Tuber Of Terror

The following tale is true …

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“Did you eat that potato? The one left over from the other night?”

“No.”

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A few nights ago, I baked a couple potatoes — one for that evening’s repast, another to be used later.

Usually I BBQ my baked potatoes. Not only do they cook thoroughly, they do so more quickly as well. But it was cold out the evening I had a hankering for one and I didn’t feel like going through the motions of taking the cover off the BBQ, firing it up and shuffling back and forth from the house to flip potatoes while they cooked. So baking was the order of the evening. (No … I do not microwave potatoes. That’s a crime and a disservice.)

The spuds were pierced and poked after being washed, they were loosely wrapped in aluminum foil and then tossed into the oven.

45 minutes later they were about done. Well … one of them was at any rate. The other, a larger specimen, wasn’t quite there. It was in need of some extra cooking time. I made a request after extracting the cooked one and while closing the oven:

“I’m turning the oven off. Will you please remind me there’s one potato still in there baking?”

I unwrapped the completed tuber and prepped it for my dinner.

~ ~ ~ ~ ~

“Huh … guess I didn’t look well enough …”

I headed back to the fridge to poke around some more to see where it was hiding. I trolled around and moved everything inside the fridge. I check every corner, every hiding place. No potato.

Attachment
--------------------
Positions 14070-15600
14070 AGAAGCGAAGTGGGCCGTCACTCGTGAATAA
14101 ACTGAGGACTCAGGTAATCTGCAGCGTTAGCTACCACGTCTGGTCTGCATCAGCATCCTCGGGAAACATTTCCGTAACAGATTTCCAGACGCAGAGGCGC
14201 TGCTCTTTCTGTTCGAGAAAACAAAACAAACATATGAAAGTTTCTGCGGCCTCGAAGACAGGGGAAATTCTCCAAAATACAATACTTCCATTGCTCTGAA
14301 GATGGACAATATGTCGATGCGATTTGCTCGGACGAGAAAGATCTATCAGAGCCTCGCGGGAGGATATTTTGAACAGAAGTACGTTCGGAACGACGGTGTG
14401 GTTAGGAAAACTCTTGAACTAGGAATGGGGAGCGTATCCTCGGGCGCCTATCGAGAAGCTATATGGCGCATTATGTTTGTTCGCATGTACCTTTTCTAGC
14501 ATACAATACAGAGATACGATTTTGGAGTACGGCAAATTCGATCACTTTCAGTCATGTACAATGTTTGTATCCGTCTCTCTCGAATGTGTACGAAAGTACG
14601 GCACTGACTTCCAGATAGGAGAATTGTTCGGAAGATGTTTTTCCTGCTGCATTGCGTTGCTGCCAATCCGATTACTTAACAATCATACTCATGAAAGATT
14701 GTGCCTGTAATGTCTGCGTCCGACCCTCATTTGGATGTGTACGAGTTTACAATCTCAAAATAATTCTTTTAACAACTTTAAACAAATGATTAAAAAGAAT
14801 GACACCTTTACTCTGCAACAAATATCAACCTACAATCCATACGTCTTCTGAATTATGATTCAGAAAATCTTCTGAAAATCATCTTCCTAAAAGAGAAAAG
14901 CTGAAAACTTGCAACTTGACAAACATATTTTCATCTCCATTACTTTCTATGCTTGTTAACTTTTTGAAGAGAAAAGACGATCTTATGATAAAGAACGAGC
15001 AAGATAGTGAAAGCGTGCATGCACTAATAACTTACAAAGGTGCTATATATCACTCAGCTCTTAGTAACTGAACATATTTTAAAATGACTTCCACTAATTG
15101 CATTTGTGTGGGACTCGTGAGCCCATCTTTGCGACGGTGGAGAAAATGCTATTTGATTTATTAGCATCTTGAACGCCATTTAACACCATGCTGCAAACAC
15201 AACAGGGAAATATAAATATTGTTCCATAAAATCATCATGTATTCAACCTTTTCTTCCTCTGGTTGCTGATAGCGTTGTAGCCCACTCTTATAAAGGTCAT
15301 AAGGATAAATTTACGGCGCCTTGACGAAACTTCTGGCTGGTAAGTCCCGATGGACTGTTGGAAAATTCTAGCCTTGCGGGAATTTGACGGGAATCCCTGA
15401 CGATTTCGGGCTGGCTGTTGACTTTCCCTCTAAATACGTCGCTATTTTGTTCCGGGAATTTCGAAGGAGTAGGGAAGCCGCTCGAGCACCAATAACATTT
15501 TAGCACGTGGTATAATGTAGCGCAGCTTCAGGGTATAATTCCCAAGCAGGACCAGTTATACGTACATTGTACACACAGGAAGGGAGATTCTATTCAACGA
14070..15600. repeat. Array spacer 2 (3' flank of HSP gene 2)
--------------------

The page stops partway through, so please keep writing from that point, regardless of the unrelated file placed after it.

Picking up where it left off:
Suddenly, I got a chill. I felt the hair on the nape of my neck begin to stand on end.

I closed the fridge and moved toward the oven. Slowly I opened it.

There, inside, was the potato from a couple days ago … lying there on the top rack, waiting.

I could fill the chill spread from my neck down my back as I reached in and pulled it out. I put it on the counter. It was a somewhat cold, below room temperature.

Carefully, I began to unwrap it from its steely aluminum covering, all the while knowing I should simply toss it in the waste basket and forget about it. My curiosity wasn’t so easily swayed, however — it overrode my common sense and got the better of me.

Slowly, I peeled back a section of the foil. I decided to close my eyes. I couldn’t look. Instead, I felt my way around the covering and, by sense of touch alone, I exposed what was beneath it.

I took a deep breath, looked down to the counter and slowly opened my eyes.

There, oozing within inches of me with thick, languid bubbles that seemed to move on their own, was a mucousy film which had formed on the skin of the potato. It appeared alive. A bubble popped at me as if it were winking and I detected a sickly sweet smell exuding from from the thing. I swear I saw a mouth begin to form — it was about to say something evil to me.

With as much speed as I could muster, I rewrapped the offensive horror and flung it into the garbage. I walked away with the chill still riding atop the surface of my skin.

Eventually, I knew I was going to have to take the garbage out of doors before the smell of it began to issue from between the cracks around the lid of the trash can. But … that meant I would need to take the lid off the trash and pull the liner out of the receptacle.

And I just knew that potato would be covered in an all-encompassing gunk, complete with expressionless eyes and a filmy, fine-haired moldy coat just waiting to whisper something horrifying at me …